Screen time modifications: New lunch band issued

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By Faiza Tasnim, Isabel Jagsaran, Daffny Cardoso, Staff Writers

The Student Union (SU) and Townsend Harris High School administration decided to issue a full lunch band (37 minutes) starting February 22 following numerous complaints and survey feedback from the student body. Previously, students had 20 minutes in between their fifth and sixth bands of the day to either eat their lunch or attend office hours.

Before the change, students reported feeling exhausted throughout the day due to an 8 band school day with only 20 minutes of break. The SU posted on Google Classroom that “students’ safety and well-being supersede any academic demand.” SU President Sharon Li said that the data from a Google form that students were encouraged to fill out about their fall semester, “was presented to the school administration at our consultative meeting where we were able to see from their perspective but also advocate for the students’ concerns.” The process began in November when students began to voice their concerns. Sharon said, “A lot of work goes into changing and making choices and finding a schedule that can accommodate everyone.” Although the SU was able to voice student concerns, Sharon said she feels that the school administration played a major role in creating this new schedule, as they were “able to find a way to compromise.” The SU “cannot take any credit for directly making the changes to the schedule itself, but rather bringing this concern to the administration’s attention,” Sharon said.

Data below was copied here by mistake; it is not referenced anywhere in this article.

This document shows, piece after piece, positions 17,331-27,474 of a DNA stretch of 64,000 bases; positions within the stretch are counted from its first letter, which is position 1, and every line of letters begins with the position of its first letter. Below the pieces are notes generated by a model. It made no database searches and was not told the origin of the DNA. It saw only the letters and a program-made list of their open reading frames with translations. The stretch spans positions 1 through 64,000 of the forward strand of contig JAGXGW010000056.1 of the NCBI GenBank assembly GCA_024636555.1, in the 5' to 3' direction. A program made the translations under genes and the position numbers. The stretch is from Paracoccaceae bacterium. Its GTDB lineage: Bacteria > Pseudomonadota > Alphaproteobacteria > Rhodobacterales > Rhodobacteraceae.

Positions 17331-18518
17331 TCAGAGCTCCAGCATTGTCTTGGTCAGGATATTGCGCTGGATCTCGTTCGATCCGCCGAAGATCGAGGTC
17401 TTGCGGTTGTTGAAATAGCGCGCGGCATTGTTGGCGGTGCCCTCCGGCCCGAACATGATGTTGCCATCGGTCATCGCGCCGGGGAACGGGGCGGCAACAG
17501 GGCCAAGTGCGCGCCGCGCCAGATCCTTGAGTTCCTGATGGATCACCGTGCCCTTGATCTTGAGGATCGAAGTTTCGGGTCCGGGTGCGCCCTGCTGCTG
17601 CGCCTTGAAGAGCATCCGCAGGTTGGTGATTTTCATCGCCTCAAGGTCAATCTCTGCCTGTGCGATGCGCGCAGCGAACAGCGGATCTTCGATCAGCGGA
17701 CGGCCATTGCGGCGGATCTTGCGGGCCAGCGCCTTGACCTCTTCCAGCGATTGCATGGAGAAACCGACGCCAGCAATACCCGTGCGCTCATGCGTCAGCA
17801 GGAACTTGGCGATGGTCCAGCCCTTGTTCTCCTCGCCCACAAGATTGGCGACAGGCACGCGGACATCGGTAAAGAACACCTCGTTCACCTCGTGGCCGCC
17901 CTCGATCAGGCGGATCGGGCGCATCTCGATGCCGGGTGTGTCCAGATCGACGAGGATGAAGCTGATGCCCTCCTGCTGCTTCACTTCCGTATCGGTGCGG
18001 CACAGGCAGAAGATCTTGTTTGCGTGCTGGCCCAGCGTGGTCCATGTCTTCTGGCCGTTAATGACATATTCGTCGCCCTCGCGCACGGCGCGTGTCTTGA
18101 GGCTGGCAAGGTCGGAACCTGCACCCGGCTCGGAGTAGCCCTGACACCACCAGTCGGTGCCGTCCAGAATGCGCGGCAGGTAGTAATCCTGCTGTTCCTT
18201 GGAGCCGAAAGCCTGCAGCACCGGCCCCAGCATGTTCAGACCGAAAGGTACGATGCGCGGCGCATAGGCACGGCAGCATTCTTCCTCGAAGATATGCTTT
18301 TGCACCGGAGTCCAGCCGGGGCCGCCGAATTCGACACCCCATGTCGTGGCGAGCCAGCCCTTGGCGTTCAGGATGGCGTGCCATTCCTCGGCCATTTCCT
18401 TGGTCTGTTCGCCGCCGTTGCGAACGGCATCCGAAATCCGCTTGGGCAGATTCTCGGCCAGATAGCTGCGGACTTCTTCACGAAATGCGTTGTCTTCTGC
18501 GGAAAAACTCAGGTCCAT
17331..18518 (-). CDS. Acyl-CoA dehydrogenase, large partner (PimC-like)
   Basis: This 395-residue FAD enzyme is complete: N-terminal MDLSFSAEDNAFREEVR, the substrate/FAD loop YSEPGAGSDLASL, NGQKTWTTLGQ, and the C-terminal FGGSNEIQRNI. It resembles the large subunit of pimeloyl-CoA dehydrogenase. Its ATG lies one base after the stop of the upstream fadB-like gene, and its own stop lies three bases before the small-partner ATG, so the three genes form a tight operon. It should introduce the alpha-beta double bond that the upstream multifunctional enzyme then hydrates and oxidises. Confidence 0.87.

Freshman Evan Chibisov reflected on the change and said, “The past week has been different. The classes feel the same and I have time to make myself food. Sometimes I do work but I make myself a sandwich and relax.” He added that it gives him “time to prepare for the next classes.” Junior Rakin Haq said this new schedule didn’t interfere too much with his normal routine and the information he was able to get out of his classes: “I was worried that classes might be too rushed but after seeing how little the band times were affected, I was pretty happy.” Senior Kevin Baijoo agreed and said, “I have a lot of free bands, so the schedule feels the absolute same for me.”

AP World History teacher Blayne Gelbman supported the change. “I thought it was important to give kids a visual break. It’s a lot of screen time. So changing the schedule to meet the needs and concerns of the kids is a positive,” he said. Physical Education teacher, Matt Lemanczyk, advised students to “do something other than schoolwork. Perhaps eat a nice nutrient-dense lunch, go for a walk, do some chores around the home or do something you enjoy.”

Image by Classic photographer